Since then I’ve spent a total of just under £25 on seeds, replacement greenhouse panes, and multipurpose compost. That’s me left red-faced.
I’ve offset the seed spend a little by swapping surplus seeds on Twitter. In came broad beans, celeriac, and courgettes in exchange for other packets I’d never had used. I was also donated a water butt by a nice man at work, after chatting to him about gardening.
In practise, a fiver a month is a tiny amount but one I’m glad that I’ve set. Although I might not keep to the budget, I’m challenged to innovate and think about what I’m using.
Squash Bottles, Margarine Tubs, Bubble Wrap and Football Nets
Whenever you go to do something, you ask yourself is there an item you already have that you can adapt. I think this is healthy not just for a garden, but as a human being. Silly things like pricking holes in the lid of a squash bottle rather than buying a fine rosed watering can, and covering early sowings with bubble wrap instead of horticultural fleece not only save money but prevent otherwise redundant materials from going to landfill too.
I also made 30 plant labels from a 500g tub of margarine. There wasn’t much room for free-flowing italics admittedly, but 2 more tubs should see me through the sowing season.
If you don’t have a suitable item to hand, your mind is inspired to find a solution. What alternative could work? Who might have some of these? How can I get them for free?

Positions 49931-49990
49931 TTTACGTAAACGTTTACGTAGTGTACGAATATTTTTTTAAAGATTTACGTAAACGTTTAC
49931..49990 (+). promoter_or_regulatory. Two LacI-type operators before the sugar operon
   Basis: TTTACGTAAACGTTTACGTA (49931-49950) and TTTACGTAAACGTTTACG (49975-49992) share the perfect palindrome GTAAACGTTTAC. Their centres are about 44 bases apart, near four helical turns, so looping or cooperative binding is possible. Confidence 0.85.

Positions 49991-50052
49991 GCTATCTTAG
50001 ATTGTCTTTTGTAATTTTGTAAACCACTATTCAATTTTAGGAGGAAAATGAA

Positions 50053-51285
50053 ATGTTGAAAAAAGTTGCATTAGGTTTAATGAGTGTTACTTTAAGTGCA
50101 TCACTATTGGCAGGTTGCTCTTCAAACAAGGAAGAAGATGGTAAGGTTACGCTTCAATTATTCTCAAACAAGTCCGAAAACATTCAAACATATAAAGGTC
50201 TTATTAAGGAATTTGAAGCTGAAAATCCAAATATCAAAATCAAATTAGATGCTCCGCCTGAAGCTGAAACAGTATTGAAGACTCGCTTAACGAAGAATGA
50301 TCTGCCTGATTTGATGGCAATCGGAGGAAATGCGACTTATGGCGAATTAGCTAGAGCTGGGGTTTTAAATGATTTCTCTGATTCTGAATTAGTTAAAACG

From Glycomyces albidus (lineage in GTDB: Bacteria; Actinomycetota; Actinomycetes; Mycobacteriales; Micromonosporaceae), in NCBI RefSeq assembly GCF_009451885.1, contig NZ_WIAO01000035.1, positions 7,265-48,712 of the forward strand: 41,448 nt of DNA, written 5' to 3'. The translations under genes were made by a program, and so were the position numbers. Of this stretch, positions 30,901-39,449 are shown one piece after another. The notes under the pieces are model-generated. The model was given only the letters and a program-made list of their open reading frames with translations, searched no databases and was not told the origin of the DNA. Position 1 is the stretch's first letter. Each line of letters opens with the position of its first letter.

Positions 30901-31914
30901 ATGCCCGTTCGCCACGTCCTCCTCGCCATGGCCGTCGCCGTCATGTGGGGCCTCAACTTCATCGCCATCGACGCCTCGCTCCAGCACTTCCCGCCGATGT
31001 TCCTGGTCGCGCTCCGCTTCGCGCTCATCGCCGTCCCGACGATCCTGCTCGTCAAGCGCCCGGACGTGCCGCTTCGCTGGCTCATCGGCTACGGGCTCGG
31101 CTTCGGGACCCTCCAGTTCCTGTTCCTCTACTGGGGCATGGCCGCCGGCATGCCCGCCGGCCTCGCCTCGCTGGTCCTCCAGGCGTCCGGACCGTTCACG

I applied this to my vertical squash growing ambitions. I need strong netting to support the fruits and came up with the idea of football nets. A quick chat with a gentleman who looks after the local pitches, and I was on my way to pick up a couple of old nets that had been replaced a few weeks before.
Having measured out, I’ve got enough netting to wrap around my pea wigwams too.
Experiments and the Scavenger Instinct
You start to experiment as well. With an increasing interest in container growing, I’m conducting my own little trial, growing potatoes, carrots and other veg in a mixture of homemade compost and molehill soil.
The emergence of a scavenger instinct is also entertaining. Any walk is peppered with glances in skips and thoughts of ‘what could I use that for?’ Hoarding becomes a danger. As my wonderful wife so succinctly put it ‘yes, Jono that’s fine, so long as the garden doesn’t become a dumping ground for toot’.
She may or may have not been referring to the entirely unsuitable but awesome sleeper that she found in the boot of the car…
Gardening is a Wonderfully Inexpensive Hobby
Despite all this frugality, I’ve begun to appreciate that one of the great things about gardening is that as a hobby, it is relatively cheap. Just a few pounds worth of seeds arriving in the post can provide that heart-missing-a-beat sensation.
Regardless of my massive first-month overspend, I’m going to stick with my £5 a month challenge, but instead, use the budget as a guideline to encourage and inspire me to make do and mend.
The £5 a month challenge was intended as a money-saving initiative, but more than anything I’m learning that resourcefulness is good for the soul as well as the wallet.